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    • Eppes, Elizabeth Wayles
    • Jefferson, Thomas

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Documents filtered by: Correspondent="Eppes, Elizabeth Wayles" AND Correspondent="Jefferson, Thomas"
Results 11-20 of 35 sorted by date (ascending)
[ Eppington, Va., 13 Sep. 1785 . Recorded in SJL as received 19 Jan. 1786, “by Mr. Littlepage.” Not found.]
The Mr. Fitzhughs having staid here longer than they expected, I have (since writing my letter of Aug. 30, to Mr. Eppes) received one from Dr. Currie, of August 5, by which I have the happiness to learn you are all well, and my Poll also. Every information of this kind is like gaining another step, and seems to say we “have got so far safe.” Would to God the great step was taken and taken...
The Mr. Fitzhughs having staid here longer than they expected, I have (since writing my letter of Aug. 30. to Mr. Eppes) received one from Dr. Currie of Aug. 5. by which I have the happiness to learn you are all well and my Poll also. Every information of this kind is like gaining another step, and seems to say ‘We have got so far safe.’ Would to god the great step was taken and taken safely;...
Your favour of Sep. the 22. was never received untill the first of this month. We are particularly unfortunate with regard to our letters. I think at least half have miscarry’d on both sides. The seeds, you so obligingly mention, have never come to hand. The conveyance is so uncertain, I must entreat you not to think of venturing any thing more. We have been made very happy by a visit from...
I perceive indeed that our friends are kinder than we have sometimes supposed them, and that their letters do not come to hand. I am happy that yours of July 30 . has not shared the common fate. I received it about a week ago, together with one from Mr. Eppes announcing to me that my dear Polly will come to us the ensuing summer. Tho’ I am distressed when I think of this voiage, yet I know it...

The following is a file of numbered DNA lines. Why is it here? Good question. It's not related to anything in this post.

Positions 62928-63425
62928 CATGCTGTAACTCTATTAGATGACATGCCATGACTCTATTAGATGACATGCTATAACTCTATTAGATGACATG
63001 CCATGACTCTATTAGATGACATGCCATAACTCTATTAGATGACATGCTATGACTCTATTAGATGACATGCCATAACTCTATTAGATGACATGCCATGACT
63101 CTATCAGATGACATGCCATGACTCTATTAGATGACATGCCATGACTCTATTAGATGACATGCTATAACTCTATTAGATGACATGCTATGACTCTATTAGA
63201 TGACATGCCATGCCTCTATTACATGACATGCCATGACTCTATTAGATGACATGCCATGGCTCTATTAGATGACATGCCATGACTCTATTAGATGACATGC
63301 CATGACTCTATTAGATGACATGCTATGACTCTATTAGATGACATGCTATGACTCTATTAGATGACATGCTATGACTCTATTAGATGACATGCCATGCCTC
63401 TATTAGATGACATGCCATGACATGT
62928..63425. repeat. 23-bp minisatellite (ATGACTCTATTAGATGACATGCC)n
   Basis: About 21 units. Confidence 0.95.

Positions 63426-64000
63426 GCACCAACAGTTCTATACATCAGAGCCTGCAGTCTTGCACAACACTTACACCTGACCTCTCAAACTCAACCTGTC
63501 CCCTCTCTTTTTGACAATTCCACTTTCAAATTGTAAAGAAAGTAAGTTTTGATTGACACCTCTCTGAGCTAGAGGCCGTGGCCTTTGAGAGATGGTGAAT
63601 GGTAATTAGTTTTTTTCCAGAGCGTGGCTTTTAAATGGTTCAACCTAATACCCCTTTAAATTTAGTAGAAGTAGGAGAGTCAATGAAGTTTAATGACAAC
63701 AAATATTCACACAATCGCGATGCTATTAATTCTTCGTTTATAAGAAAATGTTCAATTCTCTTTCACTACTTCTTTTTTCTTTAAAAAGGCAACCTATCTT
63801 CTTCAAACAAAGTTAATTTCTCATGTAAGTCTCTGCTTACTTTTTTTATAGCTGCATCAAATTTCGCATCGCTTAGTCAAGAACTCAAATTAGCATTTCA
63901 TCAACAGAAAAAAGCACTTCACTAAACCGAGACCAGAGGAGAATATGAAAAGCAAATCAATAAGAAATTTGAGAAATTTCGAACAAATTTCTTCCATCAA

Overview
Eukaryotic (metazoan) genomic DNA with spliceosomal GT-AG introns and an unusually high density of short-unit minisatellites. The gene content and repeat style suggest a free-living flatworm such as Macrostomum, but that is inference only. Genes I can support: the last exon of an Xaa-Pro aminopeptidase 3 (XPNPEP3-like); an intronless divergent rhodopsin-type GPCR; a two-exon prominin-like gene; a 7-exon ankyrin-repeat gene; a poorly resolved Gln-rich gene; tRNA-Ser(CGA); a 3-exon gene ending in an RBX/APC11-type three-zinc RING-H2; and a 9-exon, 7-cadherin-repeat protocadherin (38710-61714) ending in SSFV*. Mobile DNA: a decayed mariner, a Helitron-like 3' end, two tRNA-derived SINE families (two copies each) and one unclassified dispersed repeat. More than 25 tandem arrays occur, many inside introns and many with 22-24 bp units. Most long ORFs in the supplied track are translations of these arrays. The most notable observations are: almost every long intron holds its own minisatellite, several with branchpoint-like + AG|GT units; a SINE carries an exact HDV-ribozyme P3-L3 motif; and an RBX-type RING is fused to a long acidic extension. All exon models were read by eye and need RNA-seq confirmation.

I never was more anxious to hear from you than at present, in hopes of your countermanding your orders with regard to dear Polly. We have made use of every stratagem to prevail on her to consent to visit you without effect. She is more averse to it than I could have supposed; either of my children would with pleasure take her place for the number of good things she is promised. However, Mr....
This will, I hope, be handed you by my dear Polly, who I most ardently wish may reach you in the health she is in at present. I shall be truly wretched till I hear of her being safely landed with you. The children will spend a day or two on board the ship with her, which I hope will reconcile her to it. For God’s sake give us the earliest intelligence of her arrival. MS not found; text is...
This will I hope be handed you by my dear Polly, who I most ardently wish may reach you in the health she is in at present. I shall be truly wretched till I hear of her being safely landed with you. The children will spend a day or two on board the ship with her, which I hope will reconcile her to it. For God sake give us the earliest intelligence of her arrival. I am very sorry for the...
Your favors of March 31. and May 7. have been duly received. The last by Polly, whose arrival has given us great joy. Her disposition to attach herself to those who are kind to her had occasioned successive distresses on parting with Capt. Ramsay first, and afterwards with Mrs. Adams. She had a very fine passage, without a storm, and was perfectly taken care of by Capt. Ramsay. He offered to...
Your favor of July 28. gave me inexpressible joy, for my heart ached for the safety of my sweet Polly. Your encomiums on her manners, &c. delight me not a little, as I now hope I saw her with an impartial eye, tho clame not the least merit, for her natural disposition is truly amiable. Your account of dear Patsy adds much to my happiness. The day is far distant I fear for the finishing you are...